Circuit Attorney Kim Gardner has challenged the establishment to make the community safer and more fair — and the establishment wants her to pay.

A flowchart describing the relationships between the individuals in the investigation

“Basically they [Greitens’s lawyers] told me I would be ruined personally, professionally, and it’s only going to get worse,” Gardner said, after she refused to drop her case against former Missouri Governor Eric Greitens.

Since her election, Gardner has made reforms that the establishment did not pre-approve. She prosecuted police officers who violated public trust. She refused to rely on the testimony of officers who committed misconduct. And she shifted focus to addressing serious, unsolved crimes like murders and rapes instead of continuing to arrest and jail people for low-level, nonviolent offenses like marijuana possession.

For this, she has found herself at the center of attacks by a cast of characters determined to bring her down, especially after she refused to turn a blind eye to evidence that then-Missouri Governor Eric Greitens broke the law by blackmailing his mistress with a partially nude photo.

And now, her opponents have banded together to try and push her out in an unprecedented attack. A close examination shows a group of corrupt, interconnected, and powerful individuals are charging at Gardner to protect the entrenched interests of St. Louis’s elite.

The judge who has been presiding over the investigation against Gardner, Michael Mullen, has demonstrated a clear bias against Gardner.

The Special Prosecutor, Gerard Carmody, is unqualified and should never have been appointed to Gardner’s case.

The St. Louis American questioned Carmody’s qualifications to be special prosecutor reporting “[f]or reasons that the public will never know—because there is no documentation of this decision—Circuit Judge Michael Mullen thought this highly regarded and expensive real estate lawyer would be the best fit for the special prosecutor...”

After being appointed, Gerard Carmody took the unusual step of asking two of his children, former prosecutors in the Circuit Attorney’s Office, to help him.

Ryann Carmody Mantovani, Carmody’s daughter, is going after Kim Gardner with guns literally drawn.

  • Ryann Carmody, along with Sgt. Jatonya Clayborn, went to the Circuit Attorney’s Office on April 29th, with 10–15 police officers with guns drawn. Clayborn demanded access to the server closet and threatened to kick down a door to serve a subpoena they knew Gardner’s team was appealing. “For the next 3.5 hours, these officers and Ms. Carmody engaged in a campaign of intimidation, misinformation and unethical conduct.”
  • In one instance, Clayborn told the circuit attorney’s information technology specialist that she would “kick the door in” if he wouldn’t let her into the server closet. The police and Carmody also told staff that Gardner and her defense lawyers knew that they were coming, which was a false statement,” according to court documents filed by Gardner’s team.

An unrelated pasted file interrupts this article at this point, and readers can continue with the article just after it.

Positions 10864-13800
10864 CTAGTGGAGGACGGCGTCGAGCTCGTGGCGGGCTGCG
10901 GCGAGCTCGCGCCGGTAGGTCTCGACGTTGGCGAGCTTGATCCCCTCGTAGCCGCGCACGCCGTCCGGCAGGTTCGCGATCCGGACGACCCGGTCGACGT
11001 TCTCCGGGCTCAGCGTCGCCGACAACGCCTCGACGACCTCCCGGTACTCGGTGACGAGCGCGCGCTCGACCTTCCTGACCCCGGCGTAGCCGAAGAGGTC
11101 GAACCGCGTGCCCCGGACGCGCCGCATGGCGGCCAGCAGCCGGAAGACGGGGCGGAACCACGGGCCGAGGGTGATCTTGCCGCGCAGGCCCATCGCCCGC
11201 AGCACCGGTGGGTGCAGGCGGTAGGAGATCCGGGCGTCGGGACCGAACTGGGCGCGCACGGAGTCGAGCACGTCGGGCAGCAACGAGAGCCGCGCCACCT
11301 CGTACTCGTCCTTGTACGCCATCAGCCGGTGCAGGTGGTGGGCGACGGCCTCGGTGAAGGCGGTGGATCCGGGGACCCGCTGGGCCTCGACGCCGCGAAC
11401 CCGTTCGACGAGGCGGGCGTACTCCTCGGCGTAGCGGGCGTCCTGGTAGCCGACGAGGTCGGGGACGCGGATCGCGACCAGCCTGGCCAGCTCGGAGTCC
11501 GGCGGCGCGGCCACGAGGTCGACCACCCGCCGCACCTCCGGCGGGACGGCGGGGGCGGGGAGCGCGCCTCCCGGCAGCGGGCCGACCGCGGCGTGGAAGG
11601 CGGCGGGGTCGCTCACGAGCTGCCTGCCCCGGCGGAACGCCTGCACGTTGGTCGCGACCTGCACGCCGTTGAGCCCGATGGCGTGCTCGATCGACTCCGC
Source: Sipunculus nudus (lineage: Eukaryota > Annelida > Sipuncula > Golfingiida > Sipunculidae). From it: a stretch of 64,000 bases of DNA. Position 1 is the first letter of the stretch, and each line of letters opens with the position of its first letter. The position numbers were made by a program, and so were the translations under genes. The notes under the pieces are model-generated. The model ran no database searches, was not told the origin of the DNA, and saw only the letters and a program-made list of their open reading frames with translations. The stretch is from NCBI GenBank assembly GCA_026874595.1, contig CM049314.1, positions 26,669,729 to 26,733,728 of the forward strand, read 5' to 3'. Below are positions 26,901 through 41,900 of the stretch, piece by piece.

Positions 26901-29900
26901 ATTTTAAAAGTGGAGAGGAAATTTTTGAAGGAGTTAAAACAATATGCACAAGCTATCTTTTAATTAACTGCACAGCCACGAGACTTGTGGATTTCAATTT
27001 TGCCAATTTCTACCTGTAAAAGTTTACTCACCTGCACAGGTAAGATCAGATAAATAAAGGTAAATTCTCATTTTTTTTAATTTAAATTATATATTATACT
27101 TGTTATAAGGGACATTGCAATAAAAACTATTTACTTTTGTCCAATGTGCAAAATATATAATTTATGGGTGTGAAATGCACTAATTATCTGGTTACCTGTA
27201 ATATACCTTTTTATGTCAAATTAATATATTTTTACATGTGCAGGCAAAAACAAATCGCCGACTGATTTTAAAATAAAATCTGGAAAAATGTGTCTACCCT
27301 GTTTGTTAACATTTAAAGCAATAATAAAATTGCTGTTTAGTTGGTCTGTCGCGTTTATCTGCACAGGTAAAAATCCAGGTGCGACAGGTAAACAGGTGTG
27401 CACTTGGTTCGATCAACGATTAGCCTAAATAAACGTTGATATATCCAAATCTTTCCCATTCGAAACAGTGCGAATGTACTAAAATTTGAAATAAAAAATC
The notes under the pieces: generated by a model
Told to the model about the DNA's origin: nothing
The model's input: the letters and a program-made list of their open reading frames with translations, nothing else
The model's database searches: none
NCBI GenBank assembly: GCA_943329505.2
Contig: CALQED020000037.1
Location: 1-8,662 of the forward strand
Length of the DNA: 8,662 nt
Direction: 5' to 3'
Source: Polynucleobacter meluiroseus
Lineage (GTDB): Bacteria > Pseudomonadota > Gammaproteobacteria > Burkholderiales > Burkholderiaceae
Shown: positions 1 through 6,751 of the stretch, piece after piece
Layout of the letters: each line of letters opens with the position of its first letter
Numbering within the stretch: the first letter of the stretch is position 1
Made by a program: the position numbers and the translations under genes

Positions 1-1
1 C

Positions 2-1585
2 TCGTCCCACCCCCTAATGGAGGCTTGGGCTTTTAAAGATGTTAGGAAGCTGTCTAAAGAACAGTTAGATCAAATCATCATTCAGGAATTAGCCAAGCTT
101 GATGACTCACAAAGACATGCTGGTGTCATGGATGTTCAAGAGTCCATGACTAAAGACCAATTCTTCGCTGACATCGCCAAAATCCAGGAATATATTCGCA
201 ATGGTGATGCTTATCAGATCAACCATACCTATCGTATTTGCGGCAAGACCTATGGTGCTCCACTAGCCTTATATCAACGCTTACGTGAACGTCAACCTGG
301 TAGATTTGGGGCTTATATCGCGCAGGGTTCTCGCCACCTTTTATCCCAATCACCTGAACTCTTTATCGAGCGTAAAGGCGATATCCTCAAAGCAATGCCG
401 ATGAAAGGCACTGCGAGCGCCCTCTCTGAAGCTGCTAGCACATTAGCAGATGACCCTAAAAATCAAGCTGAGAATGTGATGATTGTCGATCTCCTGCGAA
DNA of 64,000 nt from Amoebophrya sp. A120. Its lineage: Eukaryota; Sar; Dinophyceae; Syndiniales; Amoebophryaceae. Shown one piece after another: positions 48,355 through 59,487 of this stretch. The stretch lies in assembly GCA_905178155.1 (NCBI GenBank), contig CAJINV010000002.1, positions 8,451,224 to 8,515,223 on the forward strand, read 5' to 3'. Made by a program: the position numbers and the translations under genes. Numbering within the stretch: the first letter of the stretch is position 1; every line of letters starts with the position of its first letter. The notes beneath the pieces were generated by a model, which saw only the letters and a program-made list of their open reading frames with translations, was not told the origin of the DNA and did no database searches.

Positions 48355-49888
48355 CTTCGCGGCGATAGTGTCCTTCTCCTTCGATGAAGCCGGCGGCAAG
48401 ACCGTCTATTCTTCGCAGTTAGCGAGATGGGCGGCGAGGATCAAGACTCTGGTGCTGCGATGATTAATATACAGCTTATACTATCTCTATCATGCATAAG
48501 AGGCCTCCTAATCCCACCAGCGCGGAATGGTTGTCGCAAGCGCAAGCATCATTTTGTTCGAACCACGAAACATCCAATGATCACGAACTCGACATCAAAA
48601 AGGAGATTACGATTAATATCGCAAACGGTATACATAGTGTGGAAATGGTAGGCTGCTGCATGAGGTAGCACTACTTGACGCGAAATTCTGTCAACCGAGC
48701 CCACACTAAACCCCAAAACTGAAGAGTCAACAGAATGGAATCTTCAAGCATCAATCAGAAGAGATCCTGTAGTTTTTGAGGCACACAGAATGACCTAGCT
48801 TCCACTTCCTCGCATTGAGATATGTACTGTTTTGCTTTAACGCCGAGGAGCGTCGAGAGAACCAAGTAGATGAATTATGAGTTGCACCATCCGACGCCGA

• Patrick Carmody, Jerry Carmody’s son is the third special prosecutor on the case. He, too, was at the Circuit Attorney’s Office prior to joining his dad’s firm.
  • Gardner’s lawyers sought to disqualify Carmody after he assigned his son and daughter to assist in the prosecution, citing clear violations of Missouri’s nepotism laws, because family members acting in a government role can’t hire other family members, but their petition was denied.

In appointing Carmody to investigate Kim Gardner, Judge Mullen chose the close friend of the man who promised to ruin Kim Gardner:

  • Greitens’ defense team, lead by Ed Dowd, told her “[she] would be ruined personally, professionally, and it’s only going to get worse.” Gardner reported the threats to the police. The investigation has gone nowhere.
  • A month later, Gardner learned that Greitens’ lawyers threatened her staff if she didn’t stop the prosecution, “with the request to inform me what was going to happen if I did not dismiss the current pending Greitens case.” Gardner reported those threats to Judge Mullen; again, no action was taken.
  • Ed Dowd and Jerry Carmody are close friends and former classmates. They graduated together in 1967 from the elite Chaminade College Preparatory School and just two years ago were both on their class’s four-member 50th Class Reunion Committee.
  • They are a tight-knit crew, as reported by the Post-Dispatch in 2008: “Jerry and Suzzie Carmody, Bob and Carolyn McCulloch and Ed and Jill Dowd hosted a poolside party Tuesday night for Republican-turned-Democrat Chris Koster.”
  • Dowd and Carmody worked together at Bryan Cave law firm and afterward supported each other:
    • In 1999, “Carmody, an alum of the St. Louis circuit attorney’s office, was nominated [for Missouri’s appellate judicial commission] by a bevy of local legal luminaries, including: Edward L. Dowd, Jack Danforth, St. Louis county prosecutor Bob McCulloch, city counselor Tom Ray, Charles Siegal, Patty Hart, Joyce Capshaw, Gerry Orbats, and Mike O’Keefe.” (St. Louis Post Dispatch, July 16, 1999, A2.)

Prosecutors are rarely prosecuted for the mistakes or even misconduct that occurs while they are in office. This type of prosecution of a prosecutor for the types of mistakes of which Kim Gardner is accused of is “virtually unheard of.”

  • According to the National Exoneration Registry, there have been 1316 cases where “official misconduct” has contributed to a wrongful conviction. Those convictions meant years, and often decades, behind bars before the innocent person was exonerated.
  • There have been about 700 exonerations where prosecutors withheld exculpatory evidence or committed other misconduct.
  • Yet, those prosecutors and police officers are almost never prosecuted or punished for their misconduct.